Coal Furnace Big Enough for 20,000 Sq Ft

A Coal stoker furnace or stove controls most operations including automatically feeding the coal. They are quite similar to any conventional oil and gas units and easily operated for extended periods of time. They commonly use rice coal but may use larger sizes like buckwheat. They can be used as primary heat, supplementary heat or have a dual set up with your existing oil/gas furnace.
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CoalSeeker
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Post Mon. Jan. 21, 2008 2:37 pm

I've been searching through the posts here to find some information on "mid-sized" coal furnaces. I have a 20,000 sq ft warehouse in Portland ME that is costing me a fortune to heat with natural gas. Looking online I have found tons of hits for house sized coal furnaces, and quite a few for massive industrial boilers, but I'm having trouble finding information on mid-sized coal furnaces. Does anyone have any suggestions as to manufacturers that serve this niche market? Thanks in advance.

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Richard S.
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Joined: Fri. Oct. 01, 2004 8:35 pm
Stoker Coal Boiler: Van Wert VA1200
Coal Size/Type: Buckwheat/Anthracite
Location: NEPA

Post Mon. Jan. 21, 2008 2:44 pm

Keystoker has on their site up to 1.1 million BTU's for boilers on special order. It's on the bottom of the page:
**Broken Link(s) Removed**They also have them listed as high as 580,000 BTU's stock, personally I'd run them in tandem or triple or whatever you need. If one breaks... you still have some heat.

You may want to consider simply calling a few of the stoker manufacturers, these are not huge industries. most are smaller companies that have been around for ages. They may not offer them for sale but it's entirely possible they can fill an order like that if the price is right.
"The difference between stupidity and genius is that genius has its limits."

- Albert Einstein

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Matthaus
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Stoker Coal Boiler: Leisure Line WL110 Dual Fuel, natural gas
Hot Air Coal Stoker Stove: Leisure Line Lil' Heater (rental house)
Coal Size/Type: Rice and Buckwheat Anthracite
Location: Wilkes Barre, PA

Post Mon. Jan. 21, 2008 3:58 pm

Welcome CS, if your present system uses individual gas units that are ceiling mounted you could mount fan coil units near them and install a dual boiler system to feed them all. What is the total btus of capacity for your current heating system?

As Richard said a couple or three units will provide some matter of redundancy and will probably pay for themselves in a couple years. A separate attached boiler room would provide a place for coal storage and house the units in one place for ease of operation. Sitting down with each of the manufacturers and getting your requirements on the table would provide you with an idea of the possible solutions within their existing product line. I have a feeling one custom larger size unit is going to be more expensive than two or three off the shelf units installed by a HVAC contractor.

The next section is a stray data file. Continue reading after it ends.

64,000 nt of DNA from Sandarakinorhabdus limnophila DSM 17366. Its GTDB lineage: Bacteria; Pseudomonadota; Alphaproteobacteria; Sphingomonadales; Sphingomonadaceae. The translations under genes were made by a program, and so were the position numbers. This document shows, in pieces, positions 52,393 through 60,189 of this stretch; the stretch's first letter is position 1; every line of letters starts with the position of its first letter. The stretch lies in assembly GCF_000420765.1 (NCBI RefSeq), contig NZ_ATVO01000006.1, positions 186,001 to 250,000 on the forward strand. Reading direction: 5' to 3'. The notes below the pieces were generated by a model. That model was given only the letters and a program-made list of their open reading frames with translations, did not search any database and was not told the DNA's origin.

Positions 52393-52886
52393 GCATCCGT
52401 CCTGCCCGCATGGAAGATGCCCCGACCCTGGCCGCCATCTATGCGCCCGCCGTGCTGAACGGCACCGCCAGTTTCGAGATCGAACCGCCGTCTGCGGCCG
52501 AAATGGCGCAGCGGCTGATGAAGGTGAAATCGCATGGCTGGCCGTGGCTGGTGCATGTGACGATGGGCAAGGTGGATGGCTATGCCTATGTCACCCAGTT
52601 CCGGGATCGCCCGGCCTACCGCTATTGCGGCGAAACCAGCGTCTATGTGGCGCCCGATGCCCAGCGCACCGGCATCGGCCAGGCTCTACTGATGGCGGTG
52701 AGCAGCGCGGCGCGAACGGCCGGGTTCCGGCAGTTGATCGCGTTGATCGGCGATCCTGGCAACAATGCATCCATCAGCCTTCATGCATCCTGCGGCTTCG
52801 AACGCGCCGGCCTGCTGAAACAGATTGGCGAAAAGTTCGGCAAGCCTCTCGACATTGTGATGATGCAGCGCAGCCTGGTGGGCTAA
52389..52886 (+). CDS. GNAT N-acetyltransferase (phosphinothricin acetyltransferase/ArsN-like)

Keep us posted on your progress as you research the options, should be a fairly easy problem to solve. :)
Matthaus
Leisure Line Stove Company
http://www.leisurelinestoves.com/


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coaledsweat
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Stoker Coal Boiler: Axeman Anderson 260M
Coal Size/Type: Pea
Location: Guilford, Connecticut

Post Mon. Jan. 21, 2008 4:42 pm

You may want to pour a new floor over the existing one w/PEX and forget that rooftop crap. Nothing but blowers and fans and starters and filters and maintenance. It wouldn't take as much heat to keep everyone comfy that way. A big floating heat sink is going to beat blowing air down from the ceiling any day. The cost of maintaining a hot water system in the floor is about zero.
Nothing is impossible for people who don't have to do it themselves.

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LsFarm
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Stoker Coal Boiler: Axeman Anderson 260
Hand Fed Coal Boiler: Self-built 'Big Bertha' SS Boiler
Baseburners & Antiques: Keystone 11, Art Garland
Location: Michigan

Post Mon. Jan. 21, 2008 5:18 pm

Several [2-4] AHS, AxemanAnderson, Keystoker or other standard size units would be my suggestion too. You need to size them to the job of course.

You can get Anthracite delivered to Maine for around $200/ton in 24-28 ton loads.

Coaledsweat's idea of pouring a new floor has obvious problems, if you have a lot of machinery to move. But it you have large areas of open floor, then his suggestion is right on the mark. A floor at 70* is very comfortable for work, and you don't have the dust, fans, filters, motors etc. Coaledsweat ought to know... he work in and maintains some huge buildings and machinery.